Source | www.forbes.com | Mary Abbajay | Contributor
The sudden shift into remote working conditions means that millions of people must rethink not only how to manage their work, but also how to manage their workplace relationships. The truth is that the virtual workplace—like the physical workplace—is still a social system, and in social systems relationships matter—especially the relationships we have with our bosses and managers. So, while you’re figuring out how to stay productive, don’t forget to manage one of your most important workplace relationships—the relationship with your boss.
Here are ten tips to ensure that you cultivate and maintain an effective working relationship with your boss:
1. Stay Connected: Since managing up is about consciously cultivating a robust working relationship with your boss in order to ensure success for you, your boss, and your organization, it is critical to stay connected. Building trust requires consistent connection points. Working virtually means you have to make a concerted effort to stay on your boss’s radar and you on theirs. Make an extra effort to communicate with your boss on a daily basis. This could be a daily check-in, daily email, or phone call.
2. Keep Them in the Loop. It’s important to keep your boss updated about your projects, deadlines, and general work-stream. Don’t assume your boss knows what you’ve accomplished or what you’re working on. Take the time to keep them abreast of your accomplishments, challenges, customer requests, etc. Establish a regular routine of checking in. Perhaps it’s a daily phone call or daily status report. Be proactive about engaging with them and keeping them apprised on your workload, tasks, and priorities.
3. Be Transparent. It’s important while working virtually that you are transparent with your boss about your schedule, time boundaries, and virtual work-style. Let your boss know when you are available to work and when you are not. This may require some negotiation as many people face childcare and other household issues that may require some flexibility. If this is the case for you, negotiate a schedule with your manager that works for both of you. For example, if you have to take time out during the day for childcare, then be transparent about that and offer to be back online later in the evening to make up for it. Be transparent about any challenges or time constraints you may have due to this sudden shift. If you need additional technology or equipment tell your boss sooner rather than later. If you use shared calendars, keep yours up to date daily.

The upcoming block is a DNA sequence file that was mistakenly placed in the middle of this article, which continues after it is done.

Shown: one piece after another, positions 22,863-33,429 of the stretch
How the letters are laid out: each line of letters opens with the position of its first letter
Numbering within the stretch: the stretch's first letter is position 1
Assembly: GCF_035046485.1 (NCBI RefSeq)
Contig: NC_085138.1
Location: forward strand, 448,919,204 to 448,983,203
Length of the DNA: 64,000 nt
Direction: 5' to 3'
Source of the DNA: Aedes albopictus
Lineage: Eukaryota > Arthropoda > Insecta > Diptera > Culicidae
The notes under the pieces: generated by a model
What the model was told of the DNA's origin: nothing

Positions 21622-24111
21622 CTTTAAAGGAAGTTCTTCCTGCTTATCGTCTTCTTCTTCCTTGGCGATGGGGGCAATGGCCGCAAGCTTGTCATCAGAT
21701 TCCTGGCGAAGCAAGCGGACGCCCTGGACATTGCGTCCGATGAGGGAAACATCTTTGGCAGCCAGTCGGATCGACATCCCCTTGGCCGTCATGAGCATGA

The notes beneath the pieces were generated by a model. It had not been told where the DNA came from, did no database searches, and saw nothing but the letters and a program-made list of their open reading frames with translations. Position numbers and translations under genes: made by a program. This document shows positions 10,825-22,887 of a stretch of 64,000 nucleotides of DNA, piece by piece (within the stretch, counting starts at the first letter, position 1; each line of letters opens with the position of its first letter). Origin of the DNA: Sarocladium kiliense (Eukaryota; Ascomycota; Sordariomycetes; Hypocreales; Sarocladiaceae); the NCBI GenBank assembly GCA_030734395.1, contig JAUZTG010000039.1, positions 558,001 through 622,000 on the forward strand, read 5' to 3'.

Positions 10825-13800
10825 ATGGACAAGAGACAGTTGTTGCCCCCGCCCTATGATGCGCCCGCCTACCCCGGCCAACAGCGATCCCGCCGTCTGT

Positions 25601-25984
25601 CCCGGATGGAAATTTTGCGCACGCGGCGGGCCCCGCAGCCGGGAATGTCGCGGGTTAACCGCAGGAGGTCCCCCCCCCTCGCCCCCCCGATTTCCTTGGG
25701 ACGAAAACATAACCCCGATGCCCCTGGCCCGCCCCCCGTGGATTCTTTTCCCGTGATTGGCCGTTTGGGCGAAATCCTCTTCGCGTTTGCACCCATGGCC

4. Be Available. Virtual work is still work. Make sure your boss knows how and when to reach you. If your calendar shows you are available, then be available. Monitor your email, texts, and phone messages regularly. Let your boss know the best way to reach you and then monitor that communication channel. If you are called away from your workstation unexpectedly, shoot your boss a quick note or text letting them know when you will be back. Sadly, many managers are still distrustful of telework, so do what you can to reassure them that you are at work and available.
5. Align Your Communication Styles. Effective communication is critical for managing virtual relationships. Find out how your boss prefers to communicate and do your best to align to their style. Does your boss prefer email? Text? Slack? Conference call? If your boss is an introvert, you may have to be more proactive in connecting with them, as introverts can easily disappear into their own little worlds. With introverted bosses, be proactive about scheduling meetings and check-ins. Get on their calendar. Use email or text to get their attention. If your boss is more of an extrovert, then make time to connect via phone or video, as extroverts tend to prefer more socially dynamic interactions. Extroverts are going to want to see you and hear from you. Bottom line: Work with your boss’s communication preferences and not against them.